This lavishly illustrated and useful work is a co-publication between Toronto UP and the British Library. It takes the tried and trusted form of British Library and British Museum subject and topic guides, which means that it is intended at least partly as an introduction to the institution's collections, partly as an introduction to the subject for the educated general reader, and partly as an educational tool for schools. The way in which the book is intended as an introduction to the British Library collections is seen from discussions of two manuscripts, a sixteenth-century copy of Hero of Byzantium and a fragment of the Strategemata of Frontinus (9-11). In each case the derivation of the manuscript from originals is discussed, and an illustration given, but without any discussion of the contents of the illustration in terms of what is shown of real warfare. In the former case the example is of a complex siege tower, described as being able to move in any direction -- a capability not obviously demonstrated by the machine with fixed axles in the manuscript illustration -- and having a large battering ram suspended from ropes, which has no obvious means of being deployed by users of the tower. The only comment from the author is that the manuscript appears to have been intended for library study not for practical consultation on campaign. Similarly the illustration from Frontinus, which is of "Sulla's defences against scythe-bearing chariots," elicits no comment on the applicability of this to medieval warfare, just one that the illustration seems intended to "reproduce the antique style" (11).
One problem that anyone producing a work of this sort has to contend with, and one which is fully acknowledged by Porter, is that the overwhelming majority of usable manuscript illustrations come from the fourteenth and fifteenth centuries, so that, given the lack of interest in archaeological detail or local colour in the pre-Romantic era, the visual information we have about medieval arms, armour and warfare relates very much to the last two centuries of the Middle Ages, even when earlier events are being represented. The author is also very conscious of the roles of artistic convention and of the use of copy-books in the images we have to interpret, which means that all such images need to be treated with caution as sources for artefacts and actions. Having given the general caveat Porter then takes no more particular account of these difficulties, normally leaving it to the reader to perform the delicate task of interpreting the images. Thus, on p. 13, when presenting an illustration from Vegetius including an image of a knight practising sword strokes against a pole, no comment is made on the fact that he is holding his shield above his head, most improbably leaving his entire left side exposed to exactly the sort of round-arm stroke he is delivering himself. Similarly, on the same page, and on p. 28, where knights are shown mounting their horses, the only comment made, on p. 13, is that the exercise is a difficult one. No comment is made on the fact that contrary to modern practice the knight on each occasion is shown facing the tail of his horse with the stirrup turned through 180¡ and the left hand hooked, in a way not easy to interpret, round the saddle-bow while the arm passes apparently beneath the saddle (28) or (13) with the left hand pressing on the back of the saddle-bow. Now, in each image there is another group of figures standing to the rear of the horse, and the importance of the disposition of figures within the picture should not be discounted.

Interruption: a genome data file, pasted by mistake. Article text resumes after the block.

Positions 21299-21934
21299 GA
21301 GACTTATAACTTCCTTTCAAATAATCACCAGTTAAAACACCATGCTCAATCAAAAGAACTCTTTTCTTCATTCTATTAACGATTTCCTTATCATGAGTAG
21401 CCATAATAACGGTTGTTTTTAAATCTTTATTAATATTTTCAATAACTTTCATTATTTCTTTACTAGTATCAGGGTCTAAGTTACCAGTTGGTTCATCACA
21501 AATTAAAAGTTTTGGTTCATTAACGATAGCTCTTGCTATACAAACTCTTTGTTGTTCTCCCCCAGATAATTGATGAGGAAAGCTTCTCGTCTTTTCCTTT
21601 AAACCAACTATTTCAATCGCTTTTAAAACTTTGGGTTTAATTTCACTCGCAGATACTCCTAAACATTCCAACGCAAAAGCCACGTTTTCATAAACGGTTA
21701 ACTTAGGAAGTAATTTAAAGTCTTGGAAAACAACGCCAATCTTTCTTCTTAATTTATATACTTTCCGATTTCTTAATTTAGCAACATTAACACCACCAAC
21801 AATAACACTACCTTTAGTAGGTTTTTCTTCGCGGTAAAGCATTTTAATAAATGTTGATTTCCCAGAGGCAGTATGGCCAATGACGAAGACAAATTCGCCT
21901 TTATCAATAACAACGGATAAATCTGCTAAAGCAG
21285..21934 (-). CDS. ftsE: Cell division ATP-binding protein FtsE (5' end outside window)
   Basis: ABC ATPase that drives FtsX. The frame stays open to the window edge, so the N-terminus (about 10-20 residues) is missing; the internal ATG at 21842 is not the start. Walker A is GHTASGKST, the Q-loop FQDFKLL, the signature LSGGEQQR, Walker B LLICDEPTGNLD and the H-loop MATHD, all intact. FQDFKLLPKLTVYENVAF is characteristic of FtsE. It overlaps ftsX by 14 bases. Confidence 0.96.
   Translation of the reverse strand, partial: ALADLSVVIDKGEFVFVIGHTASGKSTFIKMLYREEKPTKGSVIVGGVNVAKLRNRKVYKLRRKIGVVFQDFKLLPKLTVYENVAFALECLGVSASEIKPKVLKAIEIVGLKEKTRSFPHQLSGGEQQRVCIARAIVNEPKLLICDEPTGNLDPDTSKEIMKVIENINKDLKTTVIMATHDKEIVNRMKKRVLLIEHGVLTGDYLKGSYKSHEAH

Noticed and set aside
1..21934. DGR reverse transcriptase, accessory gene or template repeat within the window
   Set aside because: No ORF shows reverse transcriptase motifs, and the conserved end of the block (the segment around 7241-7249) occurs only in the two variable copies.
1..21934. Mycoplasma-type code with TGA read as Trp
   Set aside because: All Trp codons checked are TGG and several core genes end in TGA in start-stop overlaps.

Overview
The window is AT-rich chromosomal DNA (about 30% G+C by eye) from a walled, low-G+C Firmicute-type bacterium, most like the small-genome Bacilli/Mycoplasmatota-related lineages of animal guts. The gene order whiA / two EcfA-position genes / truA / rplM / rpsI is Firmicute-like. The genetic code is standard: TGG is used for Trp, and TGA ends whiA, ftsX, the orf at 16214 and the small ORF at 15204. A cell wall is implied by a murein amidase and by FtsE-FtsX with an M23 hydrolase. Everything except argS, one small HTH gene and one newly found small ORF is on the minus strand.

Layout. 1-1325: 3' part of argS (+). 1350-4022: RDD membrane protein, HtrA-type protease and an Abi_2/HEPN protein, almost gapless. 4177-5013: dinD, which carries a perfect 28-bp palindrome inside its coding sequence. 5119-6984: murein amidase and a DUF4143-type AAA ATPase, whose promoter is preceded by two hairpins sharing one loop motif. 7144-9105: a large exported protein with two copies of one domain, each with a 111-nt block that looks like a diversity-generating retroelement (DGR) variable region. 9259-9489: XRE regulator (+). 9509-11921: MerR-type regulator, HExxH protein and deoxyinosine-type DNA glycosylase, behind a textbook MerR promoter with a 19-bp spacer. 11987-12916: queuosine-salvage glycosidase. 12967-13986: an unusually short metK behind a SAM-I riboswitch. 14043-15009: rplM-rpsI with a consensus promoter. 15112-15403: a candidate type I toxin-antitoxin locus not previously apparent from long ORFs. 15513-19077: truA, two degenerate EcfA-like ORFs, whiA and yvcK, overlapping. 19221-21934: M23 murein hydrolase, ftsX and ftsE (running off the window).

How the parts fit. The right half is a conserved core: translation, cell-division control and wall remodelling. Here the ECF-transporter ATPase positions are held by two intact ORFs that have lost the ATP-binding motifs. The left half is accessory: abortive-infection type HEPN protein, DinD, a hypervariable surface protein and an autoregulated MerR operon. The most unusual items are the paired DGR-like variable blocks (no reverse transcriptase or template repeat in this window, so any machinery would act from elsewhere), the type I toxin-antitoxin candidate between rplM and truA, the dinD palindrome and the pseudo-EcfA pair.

Two other areas of convention which are not taken into account are those of the genre of the work from which the illustration comes, and its geographical origin: illustrations of episodes from romances being treated in exactly the same way as those from chronicles and Classical texts and treatises. So, on pp. 15-16, the illustration of a joust, from Jean de Wavrin's Chronicle (MS Flanders, 15th century), one of a tournament in the Prose Tristan (MS Naples, ca 1300) and one of a tournament (?) from Meliadus (MS Naples, ca 1352) are all treated as equally valid evidence for real practice. Now, the scene from Wavrin shows two knights jousting under an arcade; that from the Prose Tristan shows a general melee with knights fighting with swords wearing chain armour and simple pot or kettle helmets; that from Meliadus shows orderly rows of knights riding towards each other with lances raised, not couched, and wearing plate armour and bassinets bearing elaborate parade crests. The only comment on the Wavrin illustration is that it shows "a joust between two knights"; the comment on the Prose Tristan illustration is that it shows "an early tournament, more like a battle than a sport," and that on Meliadus that it depicts "a later tournament organised by stricter rules." To concentrate just on the last two for a moment, one cannot distinguish "early" from "late" in terms of the ways in which tournaments as opposed to jousts were organised on the basis of the dates of the manuscripts (early fourteenth century and mid fourteenth century respectively) nor indeed on that of the dates of the underlying literary materials (separated again by a couple of decades in the mid-thirteenth century). More questions need to be asked, and answered, about exactly which episodes from the romances are being depicted, about which scenes have been chosen from those episodes, and above all about the artistic conventions deployed in the depictions.